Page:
Beyou’s red and black flying machine is proving a potent weapon on its first transatlantic race
It’s a brand new boat, a new design with a revolutionary new rudder configuration taking part in its first transoceanic race and it has been consistently in the podium places.
This Route du Rhum-Destination Guadeloupe has seen an impressive performance by Jérémie Beyou on his Sam Manuard-designed Charal 2, with its inverted V-shape rudder configuration and the Manuard signature scow bow.
In the history of the Class very few boats have been designed after a Vendée Globe, then been built and launched and then gone on to complete the Route du Rhum. So Beyou is on his way to a considerable achievement and so far everything has been going like clockwork.
The 46-year-old Breton skipper from Finistère had to retire from the last Route du Rhum on the VPLP-designed Charal 1 because of technical issues. He then saw his dreams of winning the Vendée Globe dashed, after he had to return to the start for repairs, and he eventually finished 13th. As a result, this is a massively important race for Beyou.
Currently in third place, and 75 nautical miles behind new leader Thomas Ruyant on LinkedOut and 53 miles behind Charlie Dalin on Apivia, Beyou is fighting hard to stay in touch in the trade winds and give himself a chance of moving up the podium places in the final stages.
In a report from on board today he described tricky unstable downwind conditions with squalls that can lead to huge losses. “It can happen and it can happen again, so we are not safe from anything,”he said. “You have to keep pushing and believe in yourself.”
Beyou is trying to ensure that he gets to Pointe-à-Pitre in one piece. “Right now, the wind is getting stronger and I’m paying attention to the boat because the idea is to finish the race,” he explained. “With a new boat, being here is already not bad. We shouldn’t ruin everything by doing something stupid, by pushing too much on the boat or by adjusting the mast badly…I’ve been on the podium since the beginning of the race, so I’d be upset if I wasn’t there at the end.”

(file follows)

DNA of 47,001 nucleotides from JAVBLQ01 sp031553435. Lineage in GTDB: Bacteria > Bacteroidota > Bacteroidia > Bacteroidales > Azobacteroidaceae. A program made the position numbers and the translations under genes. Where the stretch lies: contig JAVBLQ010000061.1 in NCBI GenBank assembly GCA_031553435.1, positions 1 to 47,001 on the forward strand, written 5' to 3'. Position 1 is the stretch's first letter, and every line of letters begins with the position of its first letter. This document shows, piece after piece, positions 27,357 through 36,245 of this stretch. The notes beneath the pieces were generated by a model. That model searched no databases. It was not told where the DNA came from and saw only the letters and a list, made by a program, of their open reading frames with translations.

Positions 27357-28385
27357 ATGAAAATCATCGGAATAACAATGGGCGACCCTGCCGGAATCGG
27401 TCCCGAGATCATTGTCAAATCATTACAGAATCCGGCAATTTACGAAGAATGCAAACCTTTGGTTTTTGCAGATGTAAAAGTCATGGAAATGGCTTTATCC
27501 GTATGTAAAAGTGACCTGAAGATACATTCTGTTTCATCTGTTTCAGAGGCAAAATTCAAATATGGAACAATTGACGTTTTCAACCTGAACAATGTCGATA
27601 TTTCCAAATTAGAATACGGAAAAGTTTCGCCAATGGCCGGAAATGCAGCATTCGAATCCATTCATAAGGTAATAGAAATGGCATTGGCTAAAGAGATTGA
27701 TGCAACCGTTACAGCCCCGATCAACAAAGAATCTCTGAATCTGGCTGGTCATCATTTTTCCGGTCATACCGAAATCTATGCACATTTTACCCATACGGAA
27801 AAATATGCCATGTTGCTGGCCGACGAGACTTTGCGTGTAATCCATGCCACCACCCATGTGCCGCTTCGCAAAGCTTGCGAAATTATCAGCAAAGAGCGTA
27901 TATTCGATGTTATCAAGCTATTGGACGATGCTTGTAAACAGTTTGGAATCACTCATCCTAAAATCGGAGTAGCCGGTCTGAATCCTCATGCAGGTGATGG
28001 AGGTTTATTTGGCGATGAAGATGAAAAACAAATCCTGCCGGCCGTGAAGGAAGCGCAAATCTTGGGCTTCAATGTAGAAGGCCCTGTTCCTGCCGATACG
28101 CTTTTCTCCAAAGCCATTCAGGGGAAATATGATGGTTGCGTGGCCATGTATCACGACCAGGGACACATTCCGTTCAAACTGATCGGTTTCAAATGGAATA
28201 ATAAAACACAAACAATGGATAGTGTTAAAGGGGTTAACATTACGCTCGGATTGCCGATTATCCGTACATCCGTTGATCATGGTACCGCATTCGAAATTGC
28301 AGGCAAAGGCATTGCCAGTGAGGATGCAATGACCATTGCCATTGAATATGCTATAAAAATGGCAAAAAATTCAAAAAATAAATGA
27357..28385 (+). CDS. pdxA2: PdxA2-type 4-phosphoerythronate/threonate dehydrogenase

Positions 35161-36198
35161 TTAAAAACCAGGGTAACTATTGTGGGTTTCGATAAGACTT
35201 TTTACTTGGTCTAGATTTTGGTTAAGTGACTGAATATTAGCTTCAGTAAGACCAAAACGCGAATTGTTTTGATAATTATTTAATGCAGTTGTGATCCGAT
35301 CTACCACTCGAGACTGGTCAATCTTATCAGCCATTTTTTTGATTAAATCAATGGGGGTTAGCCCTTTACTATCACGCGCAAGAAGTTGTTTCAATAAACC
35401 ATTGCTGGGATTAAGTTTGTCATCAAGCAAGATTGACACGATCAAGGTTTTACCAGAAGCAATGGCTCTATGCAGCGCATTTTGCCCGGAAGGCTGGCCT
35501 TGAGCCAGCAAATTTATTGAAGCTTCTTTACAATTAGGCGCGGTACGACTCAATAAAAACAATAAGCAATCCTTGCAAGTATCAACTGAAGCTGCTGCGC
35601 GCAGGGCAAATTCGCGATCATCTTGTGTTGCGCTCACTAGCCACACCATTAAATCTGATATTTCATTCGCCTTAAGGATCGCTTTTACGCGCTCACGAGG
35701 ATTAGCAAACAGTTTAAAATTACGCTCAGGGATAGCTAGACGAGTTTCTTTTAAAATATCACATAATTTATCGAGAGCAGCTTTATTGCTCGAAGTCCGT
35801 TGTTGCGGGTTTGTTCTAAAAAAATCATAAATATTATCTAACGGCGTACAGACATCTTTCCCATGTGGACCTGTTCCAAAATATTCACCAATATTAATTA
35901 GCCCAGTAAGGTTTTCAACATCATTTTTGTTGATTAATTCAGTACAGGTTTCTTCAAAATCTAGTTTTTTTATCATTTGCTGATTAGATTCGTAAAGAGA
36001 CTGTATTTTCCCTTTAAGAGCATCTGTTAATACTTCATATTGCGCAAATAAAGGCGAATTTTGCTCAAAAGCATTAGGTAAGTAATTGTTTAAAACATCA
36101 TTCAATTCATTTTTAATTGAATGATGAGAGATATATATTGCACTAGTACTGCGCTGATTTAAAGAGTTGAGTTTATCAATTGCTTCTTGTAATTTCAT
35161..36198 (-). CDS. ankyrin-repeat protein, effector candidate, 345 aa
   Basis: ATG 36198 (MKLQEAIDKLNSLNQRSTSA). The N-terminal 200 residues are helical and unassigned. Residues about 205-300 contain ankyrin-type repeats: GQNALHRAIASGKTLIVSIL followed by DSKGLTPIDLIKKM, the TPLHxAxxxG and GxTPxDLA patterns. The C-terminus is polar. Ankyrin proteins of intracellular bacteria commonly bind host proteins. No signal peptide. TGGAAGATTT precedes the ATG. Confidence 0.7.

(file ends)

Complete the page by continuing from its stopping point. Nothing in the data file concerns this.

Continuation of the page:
In fact Beyou’s team say their skipper finds it almost impossible not to push himself and his boat to the limits, so competitive a sailor is the three-time Figaro winner. “Jérémie doesn’t know the word ‘conservative,’”said the Charal technical director Pierre-François Dargnies. “That’s why we had to prepare a very strong boat for him because we know he can’t manage a boat conservatively – he always wants to win a race. Even when I say ‘this is the first race, we have to finish and we need experience on board,’ he says ‘yes, but I will push’ because every race is important to him.”
Dargnies says the team has been pleased with the new boat’s upwind performance in the tough early stages of this race. “We know that upwind it is impossible to match Apivia. We know that it was impossible. The objective is to be faster than the other new boats and we saw that. We know that we can do better…but today we are really happy with the performance upwind,” he said.